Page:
These properties are often in need of redevelopment or are even at the initial development stage and are held for capital appreciation solely. They are usually held for short periods of time compared to Core properties, in the range of 3 to 5 years. Relying on capital appreciation alone and the short holding period means this type of Real Estate is also the riskiest. The investments are usually accessed through Private Equity Real Estate funds (PERE) which focus on investments with a high risk return profile. Within the Opportunistic Style you will also find foreign Real Estate in particular those in emerging markets. Funds with this style are more likely to use high levels of leverage in an attempt to enhance returns.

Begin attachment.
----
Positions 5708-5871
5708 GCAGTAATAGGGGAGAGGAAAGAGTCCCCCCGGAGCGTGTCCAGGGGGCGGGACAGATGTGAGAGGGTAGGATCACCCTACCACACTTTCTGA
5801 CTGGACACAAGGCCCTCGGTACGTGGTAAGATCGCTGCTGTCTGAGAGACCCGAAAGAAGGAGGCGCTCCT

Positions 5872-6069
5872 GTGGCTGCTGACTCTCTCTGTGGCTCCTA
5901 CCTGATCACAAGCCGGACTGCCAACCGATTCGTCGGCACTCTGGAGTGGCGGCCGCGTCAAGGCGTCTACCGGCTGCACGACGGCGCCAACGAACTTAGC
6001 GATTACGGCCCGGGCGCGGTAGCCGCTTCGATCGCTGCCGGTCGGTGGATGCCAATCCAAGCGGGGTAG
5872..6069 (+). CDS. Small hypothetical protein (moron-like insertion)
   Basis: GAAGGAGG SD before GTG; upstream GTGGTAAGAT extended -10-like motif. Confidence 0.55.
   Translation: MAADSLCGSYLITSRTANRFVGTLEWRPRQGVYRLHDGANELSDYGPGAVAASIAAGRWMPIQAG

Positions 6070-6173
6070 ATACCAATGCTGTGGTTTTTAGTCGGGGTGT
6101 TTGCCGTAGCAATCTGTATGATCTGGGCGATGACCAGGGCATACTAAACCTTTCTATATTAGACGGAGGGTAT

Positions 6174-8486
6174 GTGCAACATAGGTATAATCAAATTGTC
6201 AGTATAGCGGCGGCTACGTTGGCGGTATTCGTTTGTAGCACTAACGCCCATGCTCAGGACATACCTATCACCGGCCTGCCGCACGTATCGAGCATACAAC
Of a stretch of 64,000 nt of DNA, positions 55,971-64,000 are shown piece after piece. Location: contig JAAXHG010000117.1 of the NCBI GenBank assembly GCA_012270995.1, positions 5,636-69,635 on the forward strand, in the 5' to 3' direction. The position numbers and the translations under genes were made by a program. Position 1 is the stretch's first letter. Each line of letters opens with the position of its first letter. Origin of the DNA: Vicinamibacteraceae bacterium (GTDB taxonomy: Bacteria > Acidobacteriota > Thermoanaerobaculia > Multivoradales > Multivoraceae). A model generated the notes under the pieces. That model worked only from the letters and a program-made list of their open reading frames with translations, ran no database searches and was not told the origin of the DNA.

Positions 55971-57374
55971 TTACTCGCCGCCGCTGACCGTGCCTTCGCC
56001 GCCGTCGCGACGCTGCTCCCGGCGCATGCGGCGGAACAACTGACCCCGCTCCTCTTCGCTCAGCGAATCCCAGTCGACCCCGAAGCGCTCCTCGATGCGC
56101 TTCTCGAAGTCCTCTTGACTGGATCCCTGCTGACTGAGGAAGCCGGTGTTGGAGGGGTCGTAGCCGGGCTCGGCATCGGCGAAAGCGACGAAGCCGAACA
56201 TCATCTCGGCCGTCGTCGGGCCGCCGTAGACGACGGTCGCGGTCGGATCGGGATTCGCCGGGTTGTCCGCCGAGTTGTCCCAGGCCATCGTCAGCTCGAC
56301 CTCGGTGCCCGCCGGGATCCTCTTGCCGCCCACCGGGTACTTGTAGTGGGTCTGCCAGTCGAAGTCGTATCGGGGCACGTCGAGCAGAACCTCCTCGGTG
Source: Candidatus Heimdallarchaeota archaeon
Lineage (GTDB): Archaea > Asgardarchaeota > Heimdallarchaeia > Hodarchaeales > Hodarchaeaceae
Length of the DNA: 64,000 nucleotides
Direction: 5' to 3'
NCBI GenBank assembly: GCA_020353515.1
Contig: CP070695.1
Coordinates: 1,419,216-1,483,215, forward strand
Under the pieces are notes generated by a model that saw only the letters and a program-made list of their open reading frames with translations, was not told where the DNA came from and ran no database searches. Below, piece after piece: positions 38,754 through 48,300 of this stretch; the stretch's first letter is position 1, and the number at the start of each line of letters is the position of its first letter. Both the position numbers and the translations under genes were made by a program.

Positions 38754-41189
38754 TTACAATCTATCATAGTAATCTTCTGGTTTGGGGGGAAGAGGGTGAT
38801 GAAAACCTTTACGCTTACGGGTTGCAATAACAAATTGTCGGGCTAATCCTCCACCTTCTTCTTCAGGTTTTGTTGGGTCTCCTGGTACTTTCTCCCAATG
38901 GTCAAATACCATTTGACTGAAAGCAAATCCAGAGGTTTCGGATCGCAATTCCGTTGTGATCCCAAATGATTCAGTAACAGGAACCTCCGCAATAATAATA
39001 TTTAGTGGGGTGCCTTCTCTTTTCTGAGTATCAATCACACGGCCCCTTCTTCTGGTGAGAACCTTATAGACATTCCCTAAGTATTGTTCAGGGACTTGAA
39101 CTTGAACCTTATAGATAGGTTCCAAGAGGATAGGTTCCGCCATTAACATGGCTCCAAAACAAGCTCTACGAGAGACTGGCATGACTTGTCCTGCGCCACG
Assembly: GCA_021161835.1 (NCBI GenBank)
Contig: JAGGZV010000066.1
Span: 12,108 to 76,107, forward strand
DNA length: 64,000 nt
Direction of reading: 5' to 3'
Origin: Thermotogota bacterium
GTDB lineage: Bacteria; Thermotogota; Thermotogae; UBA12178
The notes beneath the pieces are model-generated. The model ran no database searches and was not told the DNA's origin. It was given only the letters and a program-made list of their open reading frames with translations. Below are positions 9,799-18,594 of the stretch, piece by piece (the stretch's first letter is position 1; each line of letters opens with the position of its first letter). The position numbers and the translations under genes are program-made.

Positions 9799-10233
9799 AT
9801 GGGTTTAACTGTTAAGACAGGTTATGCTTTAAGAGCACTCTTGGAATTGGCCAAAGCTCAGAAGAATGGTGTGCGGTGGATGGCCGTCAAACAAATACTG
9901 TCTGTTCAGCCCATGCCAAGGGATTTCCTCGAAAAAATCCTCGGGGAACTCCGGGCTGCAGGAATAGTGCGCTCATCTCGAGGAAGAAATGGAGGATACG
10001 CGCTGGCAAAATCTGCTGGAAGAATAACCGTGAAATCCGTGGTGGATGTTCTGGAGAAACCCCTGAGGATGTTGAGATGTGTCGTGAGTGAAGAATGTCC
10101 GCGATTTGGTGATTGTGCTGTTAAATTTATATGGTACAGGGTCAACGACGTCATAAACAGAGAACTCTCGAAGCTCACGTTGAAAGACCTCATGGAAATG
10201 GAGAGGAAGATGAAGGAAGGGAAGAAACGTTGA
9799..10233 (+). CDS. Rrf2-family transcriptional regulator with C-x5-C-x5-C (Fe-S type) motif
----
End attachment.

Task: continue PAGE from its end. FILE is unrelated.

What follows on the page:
Attributes to define Styles

How do you know which fund is investing in what type? Well the investment memorandum will tell you, but part of due diligence means that you have to check that the manager is actually invested in what he says he is. You may also be considering individual properties, these definitions will allow you to define each property accordingly and help the process of having a diversified portfolio. NCREIF defined 8 attributes to help categorize the 3 different Styles.

1) Property type; that is what it’s used for, office, residence, retail etc.
2) Life cycle phase; i.e. new development with high risk or established property, high occupancy and low risk.
3) Occupancy; i.e. high occupancy or vacant.
4) Rollover concentration; how often has this property changed ownership.